Friday, May 28, 2010


My Godmother Dorothy Moore was buried yesterday. Twelve people attended here funeral. It was 280 miles away - 5 hours. I didn't go. She was 92. I had not seen here for several years and indeed my Godfather had asked that I did not go to see them. I think he thought they had reached a state he did not want me to see them in, and he had his pride. With sadness I honoured that request. Phone calls were then never responded to.

Dorothy and Edgar Moore were wonderful to me, they would look after me when my mum and dad were teaching at the ice rink. I would play with their Yorkshire Terrier Cindy. I would pull her out by her whiskers from under the sideboard (I was six) and once they could not find the poor pooch who was in one of the drawers! She never retaliated but perhaps was relieved when I left at the end of a 'baby sitting' session? Fish fingers and tomato sauce were my staple diet and I always felt safe and loved with them.

Dorothy and Edgar had a daughter Margaret whom my parents taught in ice dancing. Margaret tragically died at around 35.

I'm sad I didn't go to the funeral but I imagine Dorothy would have said - "No no you get on with your life." I remember she had once listened to me across their kitchen table as I explained - at age 40 something that I thought there was no one for me in the world - by way of a girl to be with for life. "There will be someone.' she confidently asserted. In a kind of spit-spot Margaret Thatcher warm and confident way. My - she was right.

They were a wonderful Northern couple to me, never knocking people - even Robert Maxwell who stole their pension and gave them hardship. Edgar was a newspaperman - a printer, Dorothy in her later years before her illness helped Marie Curie Cancer greatly cheering up people young and old.

Edgar was proud that he was driving up until his mid eighties and was never one to complain. Although he did give me some gip for my marks on Strictly Ice Dancing when it came on.

I remember them fondly.

Perhaps that's what today I wrote two verses - one about D - Day and one about our Capital Gains Tax which will affect pensions and how I sensed a 'Spirit of Fear' being propogated in the newspapers. Whatever it is - or because it's a Friday - I thought I would share them.


I was a happy wanderer

Upon untroubled seas

When I heard the call

The radio beseeched

Men are stranded

On a foreign beach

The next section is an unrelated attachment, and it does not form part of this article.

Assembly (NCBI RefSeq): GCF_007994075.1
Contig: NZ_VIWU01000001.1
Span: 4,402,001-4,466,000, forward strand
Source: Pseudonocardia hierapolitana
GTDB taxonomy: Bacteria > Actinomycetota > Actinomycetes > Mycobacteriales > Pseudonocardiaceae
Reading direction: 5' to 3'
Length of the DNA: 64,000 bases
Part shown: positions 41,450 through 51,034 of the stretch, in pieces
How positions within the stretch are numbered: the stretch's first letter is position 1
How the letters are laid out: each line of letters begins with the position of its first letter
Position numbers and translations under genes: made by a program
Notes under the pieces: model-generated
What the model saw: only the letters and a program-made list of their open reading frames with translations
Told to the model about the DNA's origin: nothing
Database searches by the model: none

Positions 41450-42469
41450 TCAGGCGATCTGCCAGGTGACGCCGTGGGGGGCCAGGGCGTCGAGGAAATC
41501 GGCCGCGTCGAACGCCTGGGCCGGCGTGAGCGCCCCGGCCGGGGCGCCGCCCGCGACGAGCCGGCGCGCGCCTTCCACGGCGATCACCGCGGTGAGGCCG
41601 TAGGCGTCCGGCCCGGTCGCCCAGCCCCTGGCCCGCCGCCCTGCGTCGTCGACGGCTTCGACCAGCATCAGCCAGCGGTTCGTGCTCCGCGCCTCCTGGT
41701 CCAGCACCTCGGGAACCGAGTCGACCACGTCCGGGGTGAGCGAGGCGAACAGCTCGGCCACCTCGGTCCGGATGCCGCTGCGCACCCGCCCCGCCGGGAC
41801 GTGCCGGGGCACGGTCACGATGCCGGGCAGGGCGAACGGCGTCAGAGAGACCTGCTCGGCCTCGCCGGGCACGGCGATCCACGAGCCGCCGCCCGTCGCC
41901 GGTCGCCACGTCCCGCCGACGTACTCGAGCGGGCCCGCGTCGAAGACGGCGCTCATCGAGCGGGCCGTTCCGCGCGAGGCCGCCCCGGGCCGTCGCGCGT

Lives were being lost

We had to help them

Whatever the cost

We hoisted our mainsail

Engines full ahead

Sailed the murky depths

Going where they’d said

Guns roared above us

Smoke filled the air

Thousands in the water

Singing, saying prayers

We took aboard

The nearest men

All that we could hold

Then we promised

To come back

Four journeys later

Two hundred souls

Back to fight again

Some to fill the honour rolls

And I never will forget

Their dark faces as we’d go

Hoping we’d come back again

Hoping they’d get home

And I never will forget

The sound of the guns

And the calmness all about us

As mothers lost their sons

© Copyright 2010 N M Slater

Friday, 28 May 2010


CH: Times they are a changing

Spirit of Fear

Money I once had

Disappeared (Rpt)

V1: I’m afraid

What will we do

Worked a lifetime

You’ve loved me through

I’ve tried to do what’s right

Sometimes - you know - it’s been a fight

Now how to pay our way

Work till you drop they say

V2: Pensions gone

Funds went down

Confidence crashing

All around

How will we make it through

How will others make it too

Time to leave grieve

What to do

V3: I heard about

A man who died

He’d a big house, fancy car

But no one heard his cries

A fire with his family



V4: Why save at all

Changing rules

Companies fail

Bonuses fools

Dog eat dog

Fighting abused

It’s tough for me now

It’s tough for you

© Copyright 2010 Nicky Slater

Friday, 28 May 2010

1 comment:

Anonymous said...

Hey Nicky, thanks a lot for this article! Dorothy must have been a perfect woman! Love your poems ( or song lyrics?)